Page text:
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South Korea holds interest rate at record low
[SEOUL] South Korea's central bank left its key interest rate unchanged on Friday at a record low of 1.5 per cent, while voicing concern over snowballing household debt.
The decision by the Bank of Korea was widely expected, following a cut of 25 basis points in June. Bank policymakers have slashed borrowing costs three times in the past year, citing sagging exports and the impact of the global economic slowdown.
"Local consumer spending and investment showed signs of recovery ... but exports continued their downward trend," the BOK said in a statement.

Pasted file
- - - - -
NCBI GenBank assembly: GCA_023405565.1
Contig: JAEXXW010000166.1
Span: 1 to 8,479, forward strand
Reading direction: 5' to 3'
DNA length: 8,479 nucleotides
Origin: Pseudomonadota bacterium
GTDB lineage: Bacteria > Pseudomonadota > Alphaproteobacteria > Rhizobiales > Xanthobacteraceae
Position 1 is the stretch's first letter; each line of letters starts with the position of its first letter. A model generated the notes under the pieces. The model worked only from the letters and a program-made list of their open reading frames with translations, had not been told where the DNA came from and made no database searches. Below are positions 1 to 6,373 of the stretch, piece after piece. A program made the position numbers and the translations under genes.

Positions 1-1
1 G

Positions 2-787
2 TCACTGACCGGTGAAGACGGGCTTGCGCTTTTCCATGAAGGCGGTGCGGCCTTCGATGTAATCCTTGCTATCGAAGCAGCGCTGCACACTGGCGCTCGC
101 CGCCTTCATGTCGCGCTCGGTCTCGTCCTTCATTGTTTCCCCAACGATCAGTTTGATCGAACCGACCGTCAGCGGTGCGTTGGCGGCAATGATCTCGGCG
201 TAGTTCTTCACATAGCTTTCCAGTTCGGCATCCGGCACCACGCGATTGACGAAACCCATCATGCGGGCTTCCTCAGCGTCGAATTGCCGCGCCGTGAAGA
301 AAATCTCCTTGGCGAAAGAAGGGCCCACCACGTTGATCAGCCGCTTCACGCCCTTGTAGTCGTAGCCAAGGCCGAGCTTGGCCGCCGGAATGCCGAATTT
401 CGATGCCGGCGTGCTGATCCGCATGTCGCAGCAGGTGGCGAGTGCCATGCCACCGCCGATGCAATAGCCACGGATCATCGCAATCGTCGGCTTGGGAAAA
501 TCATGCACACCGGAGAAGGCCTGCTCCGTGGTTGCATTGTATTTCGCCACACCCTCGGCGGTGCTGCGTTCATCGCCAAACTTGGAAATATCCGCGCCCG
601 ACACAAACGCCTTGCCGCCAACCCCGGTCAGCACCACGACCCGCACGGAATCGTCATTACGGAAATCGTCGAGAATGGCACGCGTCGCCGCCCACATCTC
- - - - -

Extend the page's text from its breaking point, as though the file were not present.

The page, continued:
Accounting for about half of South Korea's gross domestic product, exports have performed badly since the beginning of the year.
Shipments have shrunk every month, and a slowdown in China - the country's biggest trading partner - is expected to take a further chunk out of Asia's fourth-largest economy.
The low global oil price has kept inflation hovering below one percent.
"We will closely monitor factors at home and abroad including...the growth of household debt and the monetary policy of the US Fed," it said.
Household debt in South Korea amounted to more than 615 trillion won (S$746.3 billion) as of September, with housing loans increasing at a record pace this year.
Concerns are growing that a hike in interest rates could lead to massive mortgage default.
In July, the central bank cut its 2015 economic growth forecast for the third time this year, to 2.8 per cent, citing sluggish exports and weak domestic consumption.